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Free Enterprise Fund v. Public Company Accounting Oversight Board

United States Supreme Court
130 S. Ct. 3138 (2010)


Facts

In 2002, Congress enacted the Sarbanes-Oxley Act. Among other provisions, it provided for regulating of the accounting industry by a new Public Company Accounting Oversight Board (Board) (defendant). The Board was to be composed of five members, appointed to staggered five-year terms. The Board is under the oversight of the Securities and Exchange Commission (SEC), but the SEC cannot remove Board members except for good cause. SEC Commissioners determine whether there is good cause to remove a Board member. SEC Commissioners cannot be removed by the President except for “inefficiency, neglect of duty, or malfeasance in office.” The Board began an investigation of Beckstead and Watts, LLP, a Nevada accounting firm, after it found deficiencies in  its accounting procedures in an inspection. Beckstead and Watts and the Free Enterprise Fund, a non-profit organization of which Beckstead & Watts is a member, (plaintiffs) brought suit, seeking, inter alia, a declaratory judgment that the Board is unconstitutional because the Board’s protection from removal is in conflict with Article II’s vesting of the executive power in the President. The lower courts rejected plaintiffs’ claims. The Supreme Court granted certiorari.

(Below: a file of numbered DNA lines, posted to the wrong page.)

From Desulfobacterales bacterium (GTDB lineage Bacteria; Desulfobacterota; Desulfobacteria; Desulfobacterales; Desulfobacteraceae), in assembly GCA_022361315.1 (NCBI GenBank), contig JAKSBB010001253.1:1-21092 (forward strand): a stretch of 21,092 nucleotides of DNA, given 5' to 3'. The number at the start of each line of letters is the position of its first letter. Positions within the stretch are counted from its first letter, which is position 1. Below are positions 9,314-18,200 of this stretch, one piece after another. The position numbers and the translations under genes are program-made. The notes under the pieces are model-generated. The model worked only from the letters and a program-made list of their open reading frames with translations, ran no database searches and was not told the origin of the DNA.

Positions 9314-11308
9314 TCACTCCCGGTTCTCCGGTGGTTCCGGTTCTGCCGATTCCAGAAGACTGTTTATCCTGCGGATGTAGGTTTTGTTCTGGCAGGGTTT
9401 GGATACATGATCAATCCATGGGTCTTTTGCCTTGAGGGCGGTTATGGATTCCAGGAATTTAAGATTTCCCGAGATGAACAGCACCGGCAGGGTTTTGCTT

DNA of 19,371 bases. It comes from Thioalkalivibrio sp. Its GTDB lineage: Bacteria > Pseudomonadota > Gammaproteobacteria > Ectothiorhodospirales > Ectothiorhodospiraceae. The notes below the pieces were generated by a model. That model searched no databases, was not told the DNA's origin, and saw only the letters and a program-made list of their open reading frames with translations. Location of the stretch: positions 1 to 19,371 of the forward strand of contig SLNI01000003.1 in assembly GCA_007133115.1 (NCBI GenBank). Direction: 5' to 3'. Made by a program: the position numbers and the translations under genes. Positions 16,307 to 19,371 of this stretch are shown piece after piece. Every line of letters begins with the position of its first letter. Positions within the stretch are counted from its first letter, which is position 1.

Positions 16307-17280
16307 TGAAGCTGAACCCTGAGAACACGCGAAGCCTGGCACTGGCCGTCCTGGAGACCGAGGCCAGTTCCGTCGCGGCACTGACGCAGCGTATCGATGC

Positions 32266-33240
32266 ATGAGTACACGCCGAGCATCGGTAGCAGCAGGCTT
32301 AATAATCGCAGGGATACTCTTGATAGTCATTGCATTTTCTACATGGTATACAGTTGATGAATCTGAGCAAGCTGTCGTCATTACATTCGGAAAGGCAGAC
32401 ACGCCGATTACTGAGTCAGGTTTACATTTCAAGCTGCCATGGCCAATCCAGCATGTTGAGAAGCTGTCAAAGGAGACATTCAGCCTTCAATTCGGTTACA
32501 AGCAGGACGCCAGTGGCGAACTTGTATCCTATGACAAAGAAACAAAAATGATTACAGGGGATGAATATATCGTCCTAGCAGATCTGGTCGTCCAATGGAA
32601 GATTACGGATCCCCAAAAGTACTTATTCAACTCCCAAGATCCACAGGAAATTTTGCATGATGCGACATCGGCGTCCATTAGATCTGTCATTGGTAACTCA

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Holding and Reasoning (Roberts, J.)

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Dissent (Breyer, J.)

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